"You never really understand a person until you consider things from his point of view. Until you climb inside of his skin and walk around in it."
That famous quote from fictional lawyer Atticus Finch in Harper Lee’s iconic book To Kill a Mockingbird has resonated with Shadman Bashir ’01 for nearly 30 years.
“To Kill a Mockingbird played a very important role in my decision to become a lawyer,” recalls Bashir. “I do admit that I also watched almost any courtroom drama I could get my hands on.”
Originally from Pakistan, LLM alumnus Bashir first set eyes on California Western through the internet. “The first picture was enough to get me interested because it had the San Diego harbor in the background,” says Bashir. “The thought of studying at a law school so close to the ocean was too good for me to believe.”
Fulfilling his American Dream has been a long, hard journey for Bashir. In the shadow of 9/11, his path to permanent residence in the U.S. took him many years during which time he was unable to work. Despite facing discrimination, Bashir remained positive and above all patient. “My strength was positivity and hope,” recalls Bashir. “So the discrimination and negativity were not too much of a problem for me because I knew that one day all of this would eventually end.”
Finally, Bashir’s perseverance paid off when in 2013 he was appointed Visiting Professor of Law and International Relations at Dixie State University in Utah. He says it was the LLM degree from California Western that clinched the position for him. “It was one of the best moments of my life when I called my father in Pakistan and introduced myself as Professor Bashir. I will never forget the happiness and pride in his voice during that phone call. That would not have been possible without the hard work and support of my wonderful teachers at California Western,” says Bashir.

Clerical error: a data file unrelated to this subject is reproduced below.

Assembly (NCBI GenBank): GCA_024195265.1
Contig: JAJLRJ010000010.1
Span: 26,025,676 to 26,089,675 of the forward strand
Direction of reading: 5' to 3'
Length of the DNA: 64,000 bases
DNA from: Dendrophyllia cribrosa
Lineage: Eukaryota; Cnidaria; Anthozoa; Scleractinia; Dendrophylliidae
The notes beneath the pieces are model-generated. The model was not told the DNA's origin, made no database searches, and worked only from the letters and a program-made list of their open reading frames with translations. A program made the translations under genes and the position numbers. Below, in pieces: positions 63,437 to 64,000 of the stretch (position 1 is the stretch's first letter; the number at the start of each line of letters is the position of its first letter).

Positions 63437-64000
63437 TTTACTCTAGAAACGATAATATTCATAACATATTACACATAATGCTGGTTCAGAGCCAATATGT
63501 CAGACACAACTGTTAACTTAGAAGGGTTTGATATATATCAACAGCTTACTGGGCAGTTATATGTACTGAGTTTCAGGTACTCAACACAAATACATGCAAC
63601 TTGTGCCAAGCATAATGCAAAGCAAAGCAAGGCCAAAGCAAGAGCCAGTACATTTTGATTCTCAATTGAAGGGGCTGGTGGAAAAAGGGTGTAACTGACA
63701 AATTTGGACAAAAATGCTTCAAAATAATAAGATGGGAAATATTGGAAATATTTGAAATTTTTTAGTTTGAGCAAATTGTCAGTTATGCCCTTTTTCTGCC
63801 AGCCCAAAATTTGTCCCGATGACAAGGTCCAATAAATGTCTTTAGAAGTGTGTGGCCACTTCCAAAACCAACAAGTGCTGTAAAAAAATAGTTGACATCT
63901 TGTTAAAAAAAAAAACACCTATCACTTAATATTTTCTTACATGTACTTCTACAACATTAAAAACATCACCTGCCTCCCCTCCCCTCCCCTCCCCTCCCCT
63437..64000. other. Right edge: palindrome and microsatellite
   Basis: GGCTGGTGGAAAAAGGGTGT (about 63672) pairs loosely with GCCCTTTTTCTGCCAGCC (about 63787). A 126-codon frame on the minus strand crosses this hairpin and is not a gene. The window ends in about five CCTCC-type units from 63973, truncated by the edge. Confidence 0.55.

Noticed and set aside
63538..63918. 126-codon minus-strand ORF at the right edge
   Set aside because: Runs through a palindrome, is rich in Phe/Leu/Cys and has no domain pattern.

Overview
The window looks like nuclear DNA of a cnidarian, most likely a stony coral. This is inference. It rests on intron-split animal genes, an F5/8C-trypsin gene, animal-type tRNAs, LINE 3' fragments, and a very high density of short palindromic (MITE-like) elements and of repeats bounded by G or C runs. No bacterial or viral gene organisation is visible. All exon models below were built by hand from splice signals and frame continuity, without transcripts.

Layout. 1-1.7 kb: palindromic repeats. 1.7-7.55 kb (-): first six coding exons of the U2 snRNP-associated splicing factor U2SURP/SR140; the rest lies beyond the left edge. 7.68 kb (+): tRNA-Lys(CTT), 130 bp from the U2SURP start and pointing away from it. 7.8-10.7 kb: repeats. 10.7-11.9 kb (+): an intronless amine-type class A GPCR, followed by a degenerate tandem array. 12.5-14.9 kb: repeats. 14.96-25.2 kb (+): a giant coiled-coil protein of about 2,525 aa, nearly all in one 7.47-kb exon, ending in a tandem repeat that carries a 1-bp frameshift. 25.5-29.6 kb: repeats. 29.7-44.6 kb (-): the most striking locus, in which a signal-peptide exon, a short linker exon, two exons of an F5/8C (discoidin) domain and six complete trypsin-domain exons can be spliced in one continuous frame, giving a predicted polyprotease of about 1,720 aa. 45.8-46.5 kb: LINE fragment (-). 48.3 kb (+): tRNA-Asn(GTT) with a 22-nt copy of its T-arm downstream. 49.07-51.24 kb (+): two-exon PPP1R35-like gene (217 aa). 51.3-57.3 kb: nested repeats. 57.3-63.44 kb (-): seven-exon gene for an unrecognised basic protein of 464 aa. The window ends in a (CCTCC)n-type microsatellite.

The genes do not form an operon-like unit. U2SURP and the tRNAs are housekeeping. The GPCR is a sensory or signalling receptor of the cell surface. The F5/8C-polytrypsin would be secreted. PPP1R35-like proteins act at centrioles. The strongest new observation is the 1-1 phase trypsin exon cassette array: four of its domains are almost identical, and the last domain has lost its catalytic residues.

Today, Prof. Bashir teaches criminal law, criminal evidence, war and terrorism, global law, and business law at Dixie State and has an impressive array of speaking engagements behind him. He has spoken many times on war and terrorism and the metamorphosis of a person or group from love to hate. Among his six speaking engagements in 2018 was the Southern Utah University’s Annual Conference and the United States Military Academy WestPoint, where, as the invited guest speaker, he spoke on law and conflicts.
“I was always interested in understanding the concepts of law and warfare,” says Bashir. “Law represents the organized and war is a symbol of chaos. Human society survives in the balance between the organized and the chaos. In other words, law and war are the two walls within which humanity has survived.”
A published author, Bashir uses his legal academic background as a platform to investigate unique ideas and his research into the concepts of law and warfare is ongoing.
Bashir says he enjoyed every moment of his time at California Western and was glad to re-establish ties with the school after 17 years when he attended the recent Alumni gathering in Salt Lake City.
“It seemed as if I had met old friends after a very long time,” reveals Bashir. “It was a California Western family reunion, and I loved it.”